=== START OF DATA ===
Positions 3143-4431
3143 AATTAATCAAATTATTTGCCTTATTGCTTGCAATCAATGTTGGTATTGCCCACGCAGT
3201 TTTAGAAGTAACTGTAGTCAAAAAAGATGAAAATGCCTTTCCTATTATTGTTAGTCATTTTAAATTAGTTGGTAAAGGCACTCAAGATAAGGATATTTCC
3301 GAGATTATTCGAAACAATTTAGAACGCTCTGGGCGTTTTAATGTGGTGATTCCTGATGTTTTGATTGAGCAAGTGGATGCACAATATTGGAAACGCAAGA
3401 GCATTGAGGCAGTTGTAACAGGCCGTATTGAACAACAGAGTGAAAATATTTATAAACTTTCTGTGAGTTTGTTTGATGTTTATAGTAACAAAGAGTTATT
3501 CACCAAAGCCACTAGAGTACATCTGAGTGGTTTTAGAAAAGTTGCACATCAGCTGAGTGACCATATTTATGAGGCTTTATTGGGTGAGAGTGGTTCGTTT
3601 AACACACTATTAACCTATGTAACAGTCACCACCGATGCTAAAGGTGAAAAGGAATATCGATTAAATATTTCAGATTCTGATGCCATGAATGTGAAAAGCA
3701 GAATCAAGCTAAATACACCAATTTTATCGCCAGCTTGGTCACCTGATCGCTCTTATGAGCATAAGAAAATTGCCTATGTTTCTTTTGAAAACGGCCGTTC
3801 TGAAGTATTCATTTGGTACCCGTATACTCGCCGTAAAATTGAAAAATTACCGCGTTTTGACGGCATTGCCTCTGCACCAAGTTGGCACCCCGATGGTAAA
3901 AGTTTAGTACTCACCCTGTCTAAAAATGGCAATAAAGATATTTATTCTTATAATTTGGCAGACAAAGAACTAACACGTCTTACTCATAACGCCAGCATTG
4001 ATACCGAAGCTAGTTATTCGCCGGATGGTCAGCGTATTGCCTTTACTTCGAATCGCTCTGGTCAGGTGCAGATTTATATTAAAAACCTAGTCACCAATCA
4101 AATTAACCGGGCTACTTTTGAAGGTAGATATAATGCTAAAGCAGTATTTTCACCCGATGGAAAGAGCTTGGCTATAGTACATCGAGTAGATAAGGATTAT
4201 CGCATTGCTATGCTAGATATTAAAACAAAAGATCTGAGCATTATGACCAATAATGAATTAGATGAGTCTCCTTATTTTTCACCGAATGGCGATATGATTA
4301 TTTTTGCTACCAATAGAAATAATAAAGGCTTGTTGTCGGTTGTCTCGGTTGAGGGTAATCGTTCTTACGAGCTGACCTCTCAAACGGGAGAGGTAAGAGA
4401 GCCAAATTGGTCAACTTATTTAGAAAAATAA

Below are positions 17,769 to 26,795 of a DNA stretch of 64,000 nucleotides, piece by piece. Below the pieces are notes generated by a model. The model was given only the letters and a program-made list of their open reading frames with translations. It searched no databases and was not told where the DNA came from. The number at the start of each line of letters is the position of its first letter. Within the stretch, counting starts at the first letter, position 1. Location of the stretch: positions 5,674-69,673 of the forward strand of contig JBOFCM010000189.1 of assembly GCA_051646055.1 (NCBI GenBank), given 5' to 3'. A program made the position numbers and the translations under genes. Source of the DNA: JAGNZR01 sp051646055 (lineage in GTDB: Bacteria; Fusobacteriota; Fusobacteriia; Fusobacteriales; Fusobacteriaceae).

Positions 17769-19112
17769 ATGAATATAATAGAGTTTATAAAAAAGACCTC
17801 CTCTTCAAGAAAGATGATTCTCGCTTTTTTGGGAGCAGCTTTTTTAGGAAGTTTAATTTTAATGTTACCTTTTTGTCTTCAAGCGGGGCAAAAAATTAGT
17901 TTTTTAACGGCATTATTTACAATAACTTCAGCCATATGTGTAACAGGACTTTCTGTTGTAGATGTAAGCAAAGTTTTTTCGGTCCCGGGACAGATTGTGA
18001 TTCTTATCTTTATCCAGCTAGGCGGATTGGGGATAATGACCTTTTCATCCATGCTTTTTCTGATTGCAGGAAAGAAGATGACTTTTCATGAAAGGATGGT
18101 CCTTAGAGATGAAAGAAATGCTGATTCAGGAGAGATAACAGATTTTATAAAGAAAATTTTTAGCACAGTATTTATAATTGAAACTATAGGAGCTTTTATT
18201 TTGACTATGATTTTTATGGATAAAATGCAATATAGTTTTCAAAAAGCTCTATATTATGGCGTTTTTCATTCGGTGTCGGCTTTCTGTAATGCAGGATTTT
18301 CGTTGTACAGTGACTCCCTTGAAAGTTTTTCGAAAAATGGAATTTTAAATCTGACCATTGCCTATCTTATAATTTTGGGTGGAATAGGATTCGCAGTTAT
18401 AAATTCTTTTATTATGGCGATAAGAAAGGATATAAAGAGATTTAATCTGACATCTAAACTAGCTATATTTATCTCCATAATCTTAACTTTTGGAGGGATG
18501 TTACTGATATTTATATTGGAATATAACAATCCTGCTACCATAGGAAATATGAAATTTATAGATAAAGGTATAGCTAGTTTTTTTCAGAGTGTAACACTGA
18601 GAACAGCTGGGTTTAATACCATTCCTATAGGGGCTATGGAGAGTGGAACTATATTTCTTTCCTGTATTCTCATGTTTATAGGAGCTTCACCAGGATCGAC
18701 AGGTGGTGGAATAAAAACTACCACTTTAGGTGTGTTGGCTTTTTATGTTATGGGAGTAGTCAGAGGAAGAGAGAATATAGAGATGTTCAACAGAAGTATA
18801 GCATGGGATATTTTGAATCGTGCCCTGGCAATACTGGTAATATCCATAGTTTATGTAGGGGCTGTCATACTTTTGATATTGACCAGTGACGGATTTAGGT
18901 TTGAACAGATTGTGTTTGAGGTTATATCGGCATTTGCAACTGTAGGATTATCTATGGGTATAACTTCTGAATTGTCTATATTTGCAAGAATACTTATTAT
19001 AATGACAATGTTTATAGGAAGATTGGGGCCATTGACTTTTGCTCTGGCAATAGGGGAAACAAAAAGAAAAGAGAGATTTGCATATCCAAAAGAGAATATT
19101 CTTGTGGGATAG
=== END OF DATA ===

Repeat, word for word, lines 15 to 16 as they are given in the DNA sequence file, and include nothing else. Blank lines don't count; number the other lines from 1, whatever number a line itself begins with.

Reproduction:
4401 GCCAAATTGGTCAACTTATTTAGAAAAATAA

Below are positions 17,769 to 26,795 of a DNA stretch of 64,000 nucleotides, piece by piece. Below the pieces are notes generated by a model. The model was given only the letters and a program-made list of their open reading frames with translations. It searched no databases and was not told where the DNA came from. The number at the start of each line of letters is the position of its first letter. Within the stretch, counting starts at the first letter, position 1. Location of the stretch: positions 5,674-69,673 of the forward strand of contig JBOFCM010000189.1 of assembly GCA_051646055.1 (NCBI GenBank), given 5' to 3'. A program made the position numbers and the translations under genes. Source of the DNA: JAGNZR01 sp051646055 (lineage in GTDB: Bacteria; Fusobacteriota; Fusobacteriia; Fusobacteriales; Fusobacteriaceae).